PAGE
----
Linked Heritage: coordination of standards and technologies for the enrichment of Europeana

Did you know that meemoo’s predecessors worked on no fewer than five European projects aimed at making cultural content accessible online and reusable? One of these projects was Linked Heritage. This successor to the ATHENA project had the goal of enriching Europeana with a coordinated application of standards and technologies. And it was a great success – over three million items ultimately found their way to Europeana!


When the ATHENA project ended in 2011, there were still many obstacles blocking Europeana’s path. The follow-up Linked Heritage project addressed three of these issues: non-standardised descriptive terminologies; the absence of private sector and 20th century content; and the preservation of complex metadata models within the Europeana metadata plan.

Why Europeana?

Europeana is a web platform that was set up in 2008 to accommodate digitised collections from European cultural and scientific institutions. Collections that organisations contribute to Europeana become accessible for the general public to re-use.

Linked Heritage aimed to overcome the three obstacles with the challenging main objectives:

  1. add large amounts of new content to Europeana, from both the public and private sector;

  2. demonstrate an improvement in the quality of the content in terms of richness of metadata, re-use potential and uniqueness;

  3. improve the browsing, searching, retrieval and re-use options for Europeana content.

Our role

The Linked Heritage project predates the existence of meemoo. PACKED, one of meemoo’s predecessors, was a partner in the project – we were responsible for coordinating the Flemish partners who wanted to contribute content to Europeana. Similar to the ATHENA project, we actively went in search of heritage institutions that manage collections in Flanders, to point them in the direction of Europeana. Together with the Royal Institute for Cultural Heritage (KIK-IRPA) (link in Dutch) and the Art & History Museum / Jubelpark Museum (KMKG), we were also responsible for the project’s communications and knowledge-sharing in Flanders.

In addition to Linked Heritage and ATHENA, PACKED also took part in AthenaPlus, Europeana Space and Digitising Contemporary Art – and our participation in these five European projects allowed us to gain valuable knowledge and expertise in a European network. We also shared our own knowledge of how to make cultural content accessible online and reusable.


Linked Heritage ran from 1 April 2011 until 30 September 2013. The three predefined main objectives were achieved through the use of seven work packages:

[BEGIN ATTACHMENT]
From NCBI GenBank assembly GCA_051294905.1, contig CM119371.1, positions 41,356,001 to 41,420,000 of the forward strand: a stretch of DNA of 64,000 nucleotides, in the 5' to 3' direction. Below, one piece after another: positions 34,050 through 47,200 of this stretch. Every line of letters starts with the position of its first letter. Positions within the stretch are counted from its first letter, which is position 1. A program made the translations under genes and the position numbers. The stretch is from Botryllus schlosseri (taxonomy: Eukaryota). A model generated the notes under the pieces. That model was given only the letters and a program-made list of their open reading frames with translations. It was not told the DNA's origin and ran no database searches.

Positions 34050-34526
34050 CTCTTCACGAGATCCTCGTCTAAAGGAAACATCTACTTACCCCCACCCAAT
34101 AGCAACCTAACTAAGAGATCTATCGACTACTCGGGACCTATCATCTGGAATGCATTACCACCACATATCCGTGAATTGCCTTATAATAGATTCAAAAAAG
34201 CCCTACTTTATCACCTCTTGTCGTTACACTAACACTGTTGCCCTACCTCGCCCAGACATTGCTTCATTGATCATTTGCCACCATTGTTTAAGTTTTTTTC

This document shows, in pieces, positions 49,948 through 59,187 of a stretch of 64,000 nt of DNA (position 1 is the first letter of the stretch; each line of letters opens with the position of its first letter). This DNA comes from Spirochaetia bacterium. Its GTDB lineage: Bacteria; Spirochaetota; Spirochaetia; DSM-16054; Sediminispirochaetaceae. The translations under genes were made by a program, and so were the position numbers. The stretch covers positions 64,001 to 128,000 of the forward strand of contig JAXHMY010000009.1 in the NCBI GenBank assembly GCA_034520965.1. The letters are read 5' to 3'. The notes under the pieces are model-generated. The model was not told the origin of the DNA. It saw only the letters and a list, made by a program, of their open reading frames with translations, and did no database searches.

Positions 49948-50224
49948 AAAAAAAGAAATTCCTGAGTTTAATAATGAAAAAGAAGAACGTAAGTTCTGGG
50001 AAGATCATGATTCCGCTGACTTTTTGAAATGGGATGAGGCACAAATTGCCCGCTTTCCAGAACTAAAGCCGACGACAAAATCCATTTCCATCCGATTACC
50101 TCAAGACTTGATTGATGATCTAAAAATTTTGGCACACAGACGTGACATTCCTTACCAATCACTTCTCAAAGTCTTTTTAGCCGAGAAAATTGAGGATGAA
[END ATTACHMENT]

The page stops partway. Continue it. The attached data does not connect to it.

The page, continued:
• WP 1: project management and coordination – led by ICCU, Italy;

  • WP 2: linking cultural heritage information – led by Collections Trust, UK;

  • WP 3: terminology – led by the Art & History Museum, Belgium;

  • WP 4: public-private partnership – led by EDItEUR, UK;

  • WP 5: technical integration – led by the Institute of Computer and Communication Systems - National Technical University of Athens, Greece;

  • WP 6: coordination of content – led by The Cyprus Institute, Cyprus;

  • WP 7: dissemination and training – led by the University of Padua, Italy.

Work packages 2, 3, 4 and 7 set up the necessary guidelines and desired policies to manage the project’s progress. Work packages 5 and 6 fulfilled a more supplemental role – with work package 5 implementing technologies from the best practice network, and work package 6 ensuring the coordinated compilation of over three million items in Europeana.

The end result of the Linked Heritage project?

Linked Heritage ultimately led to a large-scale and long-term improvement of Europeana and its services – it was enriched on four fronts:

  • it was able to provide specific advice about the use of persistent identifiers in digital cultural heritage in the context of linked data;

  • it was around three million items richer;

  • the project looked at the issue of non-standardised descriptive terminologies, which benefited the quality of Europeana’s content in terms of metadata, reusability and uniqueness;

  • research was carried out into metadata management in the private sector, which also outlined the benefits of interoperability between Europeana and the private sector.


The Central Institute for the Union Catalogue of Italian Libraries and Bibliographic Information (Istituto Centrale per il Catalogo Unico delle biblioteche italiane e per le informazioni bibliografiche - ICCU) coordinated the project, with representatives from 20 European countries, Israel and Russia also taking part – including from ministries, government agencies, content suppliers, research centres, publishers and SMEs. The Europeana Foundation was involved as a subcontractor.

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